From Publishers Weekly
Albright, founder and president of the Institute for Science and International Security, offers an uneven exposé on the illicit trade in nuclear technology and the threats it poses to American security. Following in the traces of such earlier investigations as Gordon Correra's Shopping for Bombs
(2006), Albright details how the convergence of easy money and weak [export] controls on the sale of high tech equipment created a perfect storm that was easily exploited by North Korea and such rogue proliferators as A.Q. Khan, the founder of Pakistan's nuclear program, who established a transnational network of smugglers to sell nuclear weapons capabilities to Iran, Libya, and North Korea. Albright also examines the efforts of al-Qaeda to obtain nuclear weapons and the cat-and-mouse game between Iran and the International Atomic Energy Agency over that nation's nuclear ambitions. While acknowledging that nuclear proliferation is difficult to detect and stop, the author cautions against fatalism—a deadly foe—but the turgid prose and esoteric nuclear tutorials slow the narrative and likely will tax the understanding, if not patience, of lay readers. (Mar.)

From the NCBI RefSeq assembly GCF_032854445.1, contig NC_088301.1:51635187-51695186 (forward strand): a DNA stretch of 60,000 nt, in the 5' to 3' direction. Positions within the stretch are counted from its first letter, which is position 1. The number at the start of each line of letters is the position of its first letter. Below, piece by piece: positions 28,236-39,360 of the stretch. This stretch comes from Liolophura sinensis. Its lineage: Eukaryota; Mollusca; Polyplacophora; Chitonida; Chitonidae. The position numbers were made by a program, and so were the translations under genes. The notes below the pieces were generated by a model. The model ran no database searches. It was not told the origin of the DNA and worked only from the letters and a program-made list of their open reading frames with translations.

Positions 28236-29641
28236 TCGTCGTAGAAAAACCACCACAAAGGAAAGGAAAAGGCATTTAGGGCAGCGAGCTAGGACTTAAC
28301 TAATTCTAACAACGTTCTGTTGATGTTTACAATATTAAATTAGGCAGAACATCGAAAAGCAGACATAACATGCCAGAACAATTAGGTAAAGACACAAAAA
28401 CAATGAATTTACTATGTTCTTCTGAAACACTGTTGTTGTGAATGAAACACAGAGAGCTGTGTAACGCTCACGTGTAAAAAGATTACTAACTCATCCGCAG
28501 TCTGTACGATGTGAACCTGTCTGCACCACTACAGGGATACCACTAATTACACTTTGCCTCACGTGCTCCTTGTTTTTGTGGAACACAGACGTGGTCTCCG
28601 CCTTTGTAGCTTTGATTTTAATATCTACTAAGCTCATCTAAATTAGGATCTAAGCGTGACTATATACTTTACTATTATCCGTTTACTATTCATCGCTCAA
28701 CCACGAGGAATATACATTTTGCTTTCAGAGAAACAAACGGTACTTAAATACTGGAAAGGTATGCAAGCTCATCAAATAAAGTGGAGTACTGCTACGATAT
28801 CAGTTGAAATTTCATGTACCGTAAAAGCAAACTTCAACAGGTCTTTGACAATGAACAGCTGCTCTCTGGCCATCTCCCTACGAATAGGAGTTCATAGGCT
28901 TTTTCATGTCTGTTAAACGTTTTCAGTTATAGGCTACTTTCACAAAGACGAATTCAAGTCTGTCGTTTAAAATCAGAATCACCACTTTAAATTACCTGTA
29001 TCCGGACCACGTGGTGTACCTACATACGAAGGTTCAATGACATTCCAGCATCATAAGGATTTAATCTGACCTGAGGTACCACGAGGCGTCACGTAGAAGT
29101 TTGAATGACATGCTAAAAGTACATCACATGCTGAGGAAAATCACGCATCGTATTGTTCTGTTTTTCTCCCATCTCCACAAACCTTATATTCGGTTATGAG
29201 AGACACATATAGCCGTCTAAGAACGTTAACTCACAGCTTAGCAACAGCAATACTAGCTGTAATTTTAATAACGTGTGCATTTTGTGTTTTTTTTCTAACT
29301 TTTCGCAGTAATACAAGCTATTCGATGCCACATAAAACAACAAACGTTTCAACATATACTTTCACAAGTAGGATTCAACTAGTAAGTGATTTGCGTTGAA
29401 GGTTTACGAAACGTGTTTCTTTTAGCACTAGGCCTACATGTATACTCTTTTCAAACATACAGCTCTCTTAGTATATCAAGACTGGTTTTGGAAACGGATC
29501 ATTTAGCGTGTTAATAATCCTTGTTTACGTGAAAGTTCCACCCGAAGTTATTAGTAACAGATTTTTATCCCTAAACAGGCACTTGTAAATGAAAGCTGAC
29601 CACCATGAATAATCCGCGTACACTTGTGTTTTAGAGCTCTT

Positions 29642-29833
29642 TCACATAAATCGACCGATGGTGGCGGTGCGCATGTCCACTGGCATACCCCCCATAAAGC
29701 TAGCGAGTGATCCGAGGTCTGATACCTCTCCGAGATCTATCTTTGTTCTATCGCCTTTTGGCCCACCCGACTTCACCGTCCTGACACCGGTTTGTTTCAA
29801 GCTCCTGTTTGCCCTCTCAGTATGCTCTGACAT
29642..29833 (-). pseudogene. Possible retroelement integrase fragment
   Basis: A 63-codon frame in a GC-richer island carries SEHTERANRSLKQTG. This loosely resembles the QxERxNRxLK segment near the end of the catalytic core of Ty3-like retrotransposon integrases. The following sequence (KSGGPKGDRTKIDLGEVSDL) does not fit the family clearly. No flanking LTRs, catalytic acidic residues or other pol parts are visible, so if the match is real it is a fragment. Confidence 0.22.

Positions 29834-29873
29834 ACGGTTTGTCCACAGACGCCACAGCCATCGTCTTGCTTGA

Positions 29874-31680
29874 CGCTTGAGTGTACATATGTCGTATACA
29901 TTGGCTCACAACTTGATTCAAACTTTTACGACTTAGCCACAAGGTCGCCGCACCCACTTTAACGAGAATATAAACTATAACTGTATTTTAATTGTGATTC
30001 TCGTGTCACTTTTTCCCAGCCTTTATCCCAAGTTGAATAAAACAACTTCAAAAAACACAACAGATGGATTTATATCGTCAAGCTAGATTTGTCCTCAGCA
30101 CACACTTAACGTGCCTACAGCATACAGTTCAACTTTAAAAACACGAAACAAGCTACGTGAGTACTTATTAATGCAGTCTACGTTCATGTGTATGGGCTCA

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*Starred Review* A former CIA and NSA intelligence analyst who heads an organization that monitors nuclear proliferation, Albright traces in disturbing detail exactly how nuclear technology has proliferated worldwide in the last 20 years. The trail leads back to the infamous Pakistani nuclear specialist A. Q. Khan, who began by stealing technology back in the 1970s from under the noses of his easily duped Dutch employer and a lax Dutch government, then sharing it, first with his home country and subsequently with Iran, Libya, and North Korea, along with Iraq, South Africa, even al-Qaeda. The shock is not only how far-reaching was Khan’s mischief but also how easily he carried it out, working with all-too-willing suppliers and around national governments that had neither the monitoring capabilities nor—even when Khan’s actions were discovered—the political will to stop him. Albright argues for establishing universal laws and norms against nuclear smuggling, securing existing nuclear stocks, and developing a globally interconnected system that would provide early detection of nuclear trade. A book that puts into context our genuine nuclear peril, while offering concrete ideas on how to reduce it. --Alan Moores